M&E capability of the PEF

    M&E is the quintessential core policy of any development organization for ensuring the achievement of its objectives. The present M&E section of the PEF is still in its formative stage, however, and the PEFs capability to conduct M&E work is limited. So the foundation focuses on conducting spot inspections to ensure that the schools strictly follow instructions. The PEF must expand its M&E procedures and provide a structure capable of scrutinizing on a regular basis the implementation and impact of the FAS program.

    The QAT section currently functions under the director of FAS, but the QAT is an M&E function and should thus be part of the M&E section of the PEF. The conduct of QAT under the M&E section will make it more credible and will result in greater fairness, transparency, and efficiency.

    M&E information has many potential uses, but the PEF will first have to systematize the way M&E is conducted and the way M&E-generated data are used. Systematization will ensure the regular flow of M&E information, which is important for ongoing management processes, such as the budget cycle, the management of PEF programs and projects, regular performance reports to the Board of Directors, and the fine-tuning of policies and directives by the Board of Directors. In particular, a properly institutionalized M&E department is needed to support

    (i) budgetary decision making for various program elements and expansion plans; (ii) performance gap analysis and program fine-tuning; and (iii) accountability supported by an M&E framework that builds relationships among schools,

    PEF management, and civil society.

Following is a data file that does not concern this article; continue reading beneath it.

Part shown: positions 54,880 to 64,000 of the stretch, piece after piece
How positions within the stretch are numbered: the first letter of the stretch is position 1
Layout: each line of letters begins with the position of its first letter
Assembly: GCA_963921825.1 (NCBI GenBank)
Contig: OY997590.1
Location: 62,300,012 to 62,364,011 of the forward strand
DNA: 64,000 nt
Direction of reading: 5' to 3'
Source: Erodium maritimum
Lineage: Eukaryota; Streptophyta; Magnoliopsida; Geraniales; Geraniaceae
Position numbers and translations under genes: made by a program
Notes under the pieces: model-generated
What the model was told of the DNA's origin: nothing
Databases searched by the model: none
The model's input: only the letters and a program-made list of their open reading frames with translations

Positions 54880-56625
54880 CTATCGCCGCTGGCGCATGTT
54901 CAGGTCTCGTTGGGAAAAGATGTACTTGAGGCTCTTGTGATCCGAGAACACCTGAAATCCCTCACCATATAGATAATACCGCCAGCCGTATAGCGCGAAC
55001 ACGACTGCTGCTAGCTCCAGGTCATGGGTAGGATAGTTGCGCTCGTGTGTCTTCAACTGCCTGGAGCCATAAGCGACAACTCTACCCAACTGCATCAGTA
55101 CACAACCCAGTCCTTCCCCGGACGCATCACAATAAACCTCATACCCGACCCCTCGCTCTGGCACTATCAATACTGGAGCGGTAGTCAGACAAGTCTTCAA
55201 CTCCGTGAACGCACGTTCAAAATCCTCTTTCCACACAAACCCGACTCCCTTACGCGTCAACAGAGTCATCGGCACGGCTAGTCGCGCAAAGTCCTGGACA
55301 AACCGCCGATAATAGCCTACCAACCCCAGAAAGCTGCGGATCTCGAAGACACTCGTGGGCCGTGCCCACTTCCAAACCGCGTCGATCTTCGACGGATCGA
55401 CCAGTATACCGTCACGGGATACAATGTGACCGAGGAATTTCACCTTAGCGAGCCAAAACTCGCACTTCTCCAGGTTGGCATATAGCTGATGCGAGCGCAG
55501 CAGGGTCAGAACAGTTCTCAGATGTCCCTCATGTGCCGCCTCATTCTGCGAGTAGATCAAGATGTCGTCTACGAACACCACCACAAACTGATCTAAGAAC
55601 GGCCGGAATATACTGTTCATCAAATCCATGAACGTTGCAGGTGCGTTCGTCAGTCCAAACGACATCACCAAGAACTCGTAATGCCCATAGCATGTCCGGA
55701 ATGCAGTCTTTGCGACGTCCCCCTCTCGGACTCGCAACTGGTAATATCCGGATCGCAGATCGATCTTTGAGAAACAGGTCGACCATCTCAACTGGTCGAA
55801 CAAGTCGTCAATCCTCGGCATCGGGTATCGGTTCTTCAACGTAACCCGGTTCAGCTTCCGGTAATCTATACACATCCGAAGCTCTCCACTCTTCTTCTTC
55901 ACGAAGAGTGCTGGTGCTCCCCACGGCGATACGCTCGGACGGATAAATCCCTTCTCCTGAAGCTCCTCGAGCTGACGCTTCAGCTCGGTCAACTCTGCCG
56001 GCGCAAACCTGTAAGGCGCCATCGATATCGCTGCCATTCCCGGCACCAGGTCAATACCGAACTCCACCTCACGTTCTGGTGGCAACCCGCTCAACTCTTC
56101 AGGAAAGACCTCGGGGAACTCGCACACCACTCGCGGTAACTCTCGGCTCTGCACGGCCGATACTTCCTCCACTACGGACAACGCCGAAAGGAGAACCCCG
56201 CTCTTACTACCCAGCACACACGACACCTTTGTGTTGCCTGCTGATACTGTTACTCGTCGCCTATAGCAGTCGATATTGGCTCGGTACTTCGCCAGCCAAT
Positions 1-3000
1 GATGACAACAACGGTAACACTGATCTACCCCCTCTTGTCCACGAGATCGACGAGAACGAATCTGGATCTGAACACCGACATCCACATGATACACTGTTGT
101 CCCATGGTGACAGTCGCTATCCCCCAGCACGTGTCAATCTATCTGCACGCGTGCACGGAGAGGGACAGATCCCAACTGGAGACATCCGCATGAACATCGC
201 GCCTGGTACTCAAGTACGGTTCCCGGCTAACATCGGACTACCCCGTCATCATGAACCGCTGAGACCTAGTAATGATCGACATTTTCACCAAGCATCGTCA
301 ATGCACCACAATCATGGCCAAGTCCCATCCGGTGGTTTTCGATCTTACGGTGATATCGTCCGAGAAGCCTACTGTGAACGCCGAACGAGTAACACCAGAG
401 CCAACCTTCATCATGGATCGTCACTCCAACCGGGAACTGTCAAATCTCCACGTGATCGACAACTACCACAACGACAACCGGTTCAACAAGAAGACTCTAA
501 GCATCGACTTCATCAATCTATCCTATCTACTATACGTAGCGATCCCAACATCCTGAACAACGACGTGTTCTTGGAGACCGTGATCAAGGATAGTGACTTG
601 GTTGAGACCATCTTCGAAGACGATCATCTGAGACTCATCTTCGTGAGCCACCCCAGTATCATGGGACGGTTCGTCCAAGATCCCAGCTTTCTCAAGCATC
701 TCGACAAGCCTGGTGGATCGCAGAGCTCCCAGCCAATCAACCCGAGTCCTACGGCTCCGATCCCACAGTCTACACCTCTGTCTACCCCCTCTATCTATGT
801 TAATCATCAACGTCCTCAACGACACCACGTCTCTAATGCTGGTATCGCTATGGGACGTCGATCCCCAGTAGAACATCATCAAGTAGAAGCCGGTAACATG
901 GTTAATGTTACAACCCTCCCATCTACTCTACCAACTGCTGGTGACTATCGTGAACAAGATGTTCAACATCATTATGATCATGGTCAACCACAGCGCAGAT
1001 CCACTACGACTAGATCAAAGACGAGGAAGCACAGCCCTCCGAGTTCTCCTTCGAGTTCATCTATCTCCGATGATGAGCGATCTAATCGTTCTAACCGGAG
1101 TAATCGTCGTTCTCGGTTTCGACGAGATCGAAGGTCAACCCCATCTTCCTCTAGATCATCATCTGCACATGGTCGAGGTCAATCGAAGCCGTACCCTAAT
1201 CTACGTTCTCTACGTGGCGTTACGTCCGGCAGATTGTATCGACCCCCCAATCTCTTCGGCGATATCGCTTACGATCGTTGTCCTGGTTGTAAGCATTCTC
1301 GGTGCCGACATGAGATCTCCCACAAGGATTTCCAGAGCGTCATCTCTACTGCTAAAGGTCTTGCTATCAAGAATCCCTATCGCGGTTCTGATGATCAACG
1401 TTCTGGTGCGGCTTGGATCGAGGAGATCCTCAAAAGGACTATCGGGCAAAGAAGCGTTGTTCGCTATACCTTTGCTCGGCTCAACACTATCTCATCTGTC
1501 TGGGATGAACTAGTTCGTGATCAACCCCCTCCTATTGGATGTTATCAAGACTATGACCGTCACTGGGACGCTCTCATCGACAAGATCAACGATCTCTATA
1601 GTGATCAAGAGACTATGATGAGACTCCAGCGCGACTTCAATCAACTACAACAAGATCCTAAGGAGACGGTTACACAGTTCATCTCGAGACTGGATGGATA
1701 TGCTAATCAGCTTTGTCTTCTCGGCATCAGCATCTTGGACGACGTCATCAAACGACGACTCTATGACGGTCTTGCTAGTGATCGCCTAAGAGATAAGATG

• 16 |

    CONTINUOUS PROFESSIONAL DEVELOPMENT

    The Continuous Professional Development Program

    It is not possible to raise the standard of education without qualified, motivated, and competent teachers, but the development of this human resource is a slow and continuing process. To ensure quality education, there has to be an optimal mix of institutional and governance arrangements in the public and private sectors for supporting effective teacher training and mentoring and for evaluating training methods using objectively verifiable indicators. All those involved in education, including policy makers, are aware that quality education will remain a remote possibility unless there is an upgrading of the subject area knowledge and pedagogical skills of teachers. Quality education arises from quality mentoring, quality curricula, resilient management, a good teachingtraining environment, good governance, transparent processes, rigorous and candid monitoring and evaluation, and the integration of lessons learned into the system in a process of continuous improvement.

    The Board of Directors formulated the strategy for human resource development, professional development, and capacity building for teachers in private schools that cater to less affluent households. The promotion of professional development for teachers at low-tuition private schools, which serve the marginalized sections of society, is also in line with the statutory requirements of the PEF Act of 2004. For the first time in Pakistans history, teachers at low-tuition private schools are given opportunities for ongoing professional development.

    To ensure quality education, good mentoring is essential. The Continuous Professional Development Program (CPDP) aims to improve student learning outcomes in low-tuition private schools by providing effective mentoring to teachers. The CPDP is enhancing the effectiveness of teachers by developing their pedagogical skills and subject area knowledge through cluster-based training. There is irrefutable empirical evidence of a positive impact of CPDP on the learning outcomes of students, the ultimate beneficiaries of the intervention.